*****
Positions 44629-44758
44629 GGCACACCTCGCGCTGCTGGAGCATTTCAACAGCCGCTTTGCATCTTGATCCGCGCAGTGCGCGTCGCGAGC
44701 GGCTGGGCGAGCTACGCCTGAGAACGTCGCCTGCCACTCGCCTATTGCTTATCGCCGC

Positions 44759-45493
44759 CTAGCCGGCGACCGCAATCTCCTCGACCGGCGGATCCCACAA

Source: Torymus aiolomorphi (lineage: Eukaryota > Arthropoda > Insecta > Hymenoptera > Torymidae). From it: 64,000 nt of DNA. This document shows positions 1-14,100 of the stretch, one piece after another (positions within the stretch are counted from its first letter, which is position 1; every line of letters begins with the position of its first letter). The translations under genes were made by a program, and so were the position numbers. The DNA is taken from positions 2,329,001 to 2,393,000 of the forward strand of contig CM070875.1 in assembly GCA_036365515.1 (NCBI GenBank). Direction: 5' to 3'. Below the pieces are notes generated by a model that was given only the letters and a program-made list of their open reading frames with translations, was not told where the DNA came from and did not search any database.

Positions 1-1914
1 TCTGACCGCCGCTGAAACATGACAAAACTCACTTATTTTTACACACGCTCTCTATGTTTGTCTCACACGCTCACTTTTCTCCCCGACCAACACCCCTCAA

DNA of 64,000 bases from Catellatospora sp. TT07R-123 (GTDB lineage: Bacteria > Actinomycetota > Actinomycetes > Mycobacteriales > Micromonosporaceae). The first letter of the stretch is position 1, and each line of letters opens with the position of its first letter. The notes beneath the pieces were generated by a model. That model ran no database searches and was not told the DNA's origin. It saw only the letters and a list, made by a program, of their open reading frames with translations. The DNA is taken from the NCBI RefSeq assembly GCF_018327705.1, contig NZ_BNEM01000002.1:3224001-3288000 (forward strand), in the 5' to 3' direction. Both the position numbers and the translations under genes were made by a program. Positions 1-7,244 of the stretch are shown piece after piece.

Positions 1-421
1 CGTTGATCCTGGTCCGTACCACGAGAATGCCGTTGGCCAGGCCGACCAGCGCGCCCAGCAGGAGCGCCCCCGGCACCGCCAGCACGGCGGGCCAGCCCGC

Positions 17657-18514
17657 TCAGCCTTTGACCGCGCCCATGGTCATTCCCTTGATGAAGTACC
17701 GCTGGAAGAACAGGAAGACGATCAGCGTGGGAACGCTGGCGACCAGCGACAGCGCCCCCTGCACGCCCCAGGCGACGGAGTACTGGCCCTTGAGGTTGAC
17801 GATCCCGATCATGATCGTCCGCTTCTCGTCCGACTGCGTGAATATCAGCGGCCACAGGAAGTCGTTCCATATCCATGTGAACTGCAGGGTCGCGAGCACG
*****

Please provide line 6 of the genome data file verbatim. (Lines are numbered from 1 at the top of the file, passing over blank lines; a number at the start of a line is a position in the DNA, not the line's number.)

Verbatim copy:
Source: Torymus aiolomorphi (lineage: Eukaryota > Arthropoda > Insecta > Hymenoptera > Torymidae). From it: 64,000 nt of DNA. This document shows positions 1-14,100 of the stretch, one piece after another (positions within the stretch are counted from its first letter, which is position 1; every line of letters begins with the position of its first letter). The translations under genes were made by a program, and so were the position numbers. The DNA is taken from positions 2,329,001 to 2,393,000 of the forward strand of contig CM070875.1 in assembly GCA_036365515.1 (NCBI GenBank). Direction: 5' to 3'. Below the pieces are notes generated by a model that was given only the letters and a program-made list of their open reading frames with translations, was not told where the DNA came from and did not search any database.